I have several Victorian-style bisque porcelain figurines; two of them have numbers on them, the others have no mark. How can I tell what they are worth?


While porcelain is smooth with bright colors, bisque is an unglazed porcelain (sometimes called "biscuit") with a rougher surface and softer colors. German bisque has been newly made using old molds. Older German examples are somewhat smoother than modern versions. Many German companies made bisque figurines with no mark, only an embossed number. You can usually tell the difference between German and French pieces as the German figures feature fuller faces while French pieces show finer facial features. So just because your figurines are unmarked does not mean that they are worthless.

Unmarked figurines are sometimes copies produced (in the Far East or Eastern Europe) for customers who could not afford high quality products. They were not intended to fool the market but to sell at lower prices, just like lower end china that mimics expensive brands. Of course there are unscrupulous people who will try to pass off copies as authentic higher end items. Copies often have a sandy feel to the base. The gold on a modern copy is usually bright while older, high quality figurines show a duller, honey colored gold. Not all copies are clunky looking but can be quite attractive in their own right.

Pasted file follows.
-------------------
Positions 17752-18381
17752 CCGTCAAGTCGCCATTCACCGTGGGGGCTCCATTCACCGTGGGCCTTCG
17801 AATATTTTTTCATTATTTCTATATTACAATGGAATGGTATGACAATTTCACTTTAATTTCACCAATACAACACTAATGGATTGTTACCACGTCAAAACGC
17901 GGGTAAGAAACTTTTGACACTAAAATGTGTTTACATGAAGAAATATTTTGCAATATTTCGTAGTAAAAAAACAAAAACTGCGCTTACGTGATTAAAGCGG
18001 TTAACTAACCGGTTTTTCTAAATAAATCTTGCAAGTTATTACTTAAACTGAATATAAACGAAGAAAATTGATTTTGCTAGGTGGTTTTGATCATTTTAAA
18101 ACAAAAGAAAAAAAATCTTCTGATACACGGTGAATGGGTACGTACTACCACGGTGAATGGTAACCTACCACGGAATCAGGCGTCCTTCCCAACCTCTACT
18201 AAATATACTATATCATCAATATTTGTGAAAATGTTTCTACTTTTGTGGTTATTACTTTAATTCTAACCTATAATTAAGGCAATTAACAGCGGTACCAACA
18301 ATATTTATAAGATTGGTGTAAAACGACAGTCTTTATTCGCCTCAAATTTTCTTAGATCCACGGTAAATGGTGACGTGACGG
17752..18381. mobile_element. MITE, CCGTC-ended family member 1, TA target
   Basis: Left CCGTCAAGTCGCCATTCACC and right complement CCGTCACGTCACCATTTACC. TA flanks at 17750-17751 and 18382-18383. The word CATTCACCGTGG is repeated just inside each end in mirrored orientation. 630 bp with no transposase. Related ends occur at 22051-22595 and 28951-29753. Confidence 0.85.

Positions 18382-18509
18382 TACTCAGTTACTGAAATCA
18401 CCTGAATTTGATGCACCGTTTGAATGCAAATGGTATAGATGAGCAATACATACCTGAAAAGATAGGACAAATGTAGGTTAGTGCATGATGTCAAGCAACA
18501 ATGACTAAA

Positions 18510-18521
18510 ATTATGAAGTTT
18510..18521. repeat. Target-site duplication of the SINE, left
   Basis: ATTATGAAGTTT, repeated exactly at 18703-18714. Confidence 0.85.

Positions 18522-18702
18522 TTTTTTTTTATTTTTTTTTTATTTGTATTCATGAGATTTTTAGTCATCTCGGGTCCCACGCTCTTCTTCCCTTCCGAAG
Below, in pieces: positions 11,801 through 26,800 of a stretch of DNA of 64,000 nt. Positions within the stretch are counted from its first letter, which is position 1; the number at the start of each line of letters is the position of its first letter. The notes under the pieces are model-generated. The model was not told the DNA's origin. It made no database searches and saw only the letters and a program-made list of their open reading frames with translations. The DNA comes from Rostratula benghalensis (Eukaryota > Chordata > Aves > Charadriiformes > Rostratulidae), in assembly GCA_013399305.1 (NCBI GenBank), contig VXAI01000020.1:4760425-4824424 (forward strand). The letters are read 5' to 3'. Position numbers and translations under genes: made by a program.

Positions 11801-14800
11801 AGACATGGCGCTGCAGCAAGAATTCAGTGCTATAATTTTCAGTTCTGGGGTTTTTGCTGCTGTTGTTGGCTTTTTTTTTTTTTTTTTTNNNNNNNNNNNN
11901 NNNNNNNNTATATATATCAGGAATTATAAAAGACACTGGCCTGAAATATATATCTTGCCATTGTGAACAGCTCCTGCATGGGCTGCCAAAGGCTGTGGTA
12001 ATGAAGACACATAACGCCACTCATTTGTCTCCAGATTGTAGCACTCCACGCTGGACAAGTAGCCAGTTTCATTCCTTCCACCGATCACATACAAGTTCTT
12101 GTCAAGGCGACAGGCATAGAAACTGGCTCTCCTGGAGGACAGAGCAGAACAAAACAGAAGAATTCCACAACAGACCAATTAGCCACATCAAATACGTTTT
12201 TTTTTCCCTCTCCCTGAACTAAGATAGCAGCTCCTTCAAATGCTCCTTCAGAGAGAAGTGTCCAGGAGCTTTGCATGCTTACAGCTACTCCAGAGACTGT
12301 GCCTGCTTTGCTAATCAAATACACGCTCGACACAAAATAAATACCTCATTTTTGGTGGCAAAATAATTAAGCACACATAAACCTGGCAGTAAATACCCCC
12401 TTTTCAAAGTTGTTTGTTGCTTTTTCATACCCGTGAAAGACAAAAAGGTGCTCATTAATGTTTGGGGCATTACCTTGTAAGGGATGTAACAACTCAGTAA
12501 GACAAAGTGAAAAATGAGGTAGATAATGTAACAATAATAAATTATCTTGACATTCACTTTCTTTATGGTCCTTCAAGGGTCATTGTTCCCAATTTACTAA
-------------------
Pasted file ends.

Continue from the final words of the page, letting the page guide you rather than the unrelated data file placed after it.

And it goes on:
The value of bisque figurines depends on condition, quality, and demand. Remember that the often sentimental or highly ornamental products typical of Victorian design is not highly sought after in today's market. However, certain companies created products that may seem corny but still hold value, such as figurines and piano babies by Gebruder Heubach.

You will need to take your unidentified pieces to someone in the know. An expert often has to see an item in person and to feel the weight and surface of the piece. While you may not want to commit to a professional appraisal, you may find help from an antique dealer who sells that sort of thing. Take the figurines to several dealers to see if they can advise you. You can also have a cheap online appraisal but one can not always rely on just a photograph.

Describe your figurines into a Google image search along with the number on the bottom. Also check out Ruby Lane or Collector's weekly online for comparisons. Try this every week for awhile as inventories change quickly.

Updated on January 28, 2020

Original Article:

Antiques and Collectibles: How to Value and Sell Your Old Things
By Dolores Monet

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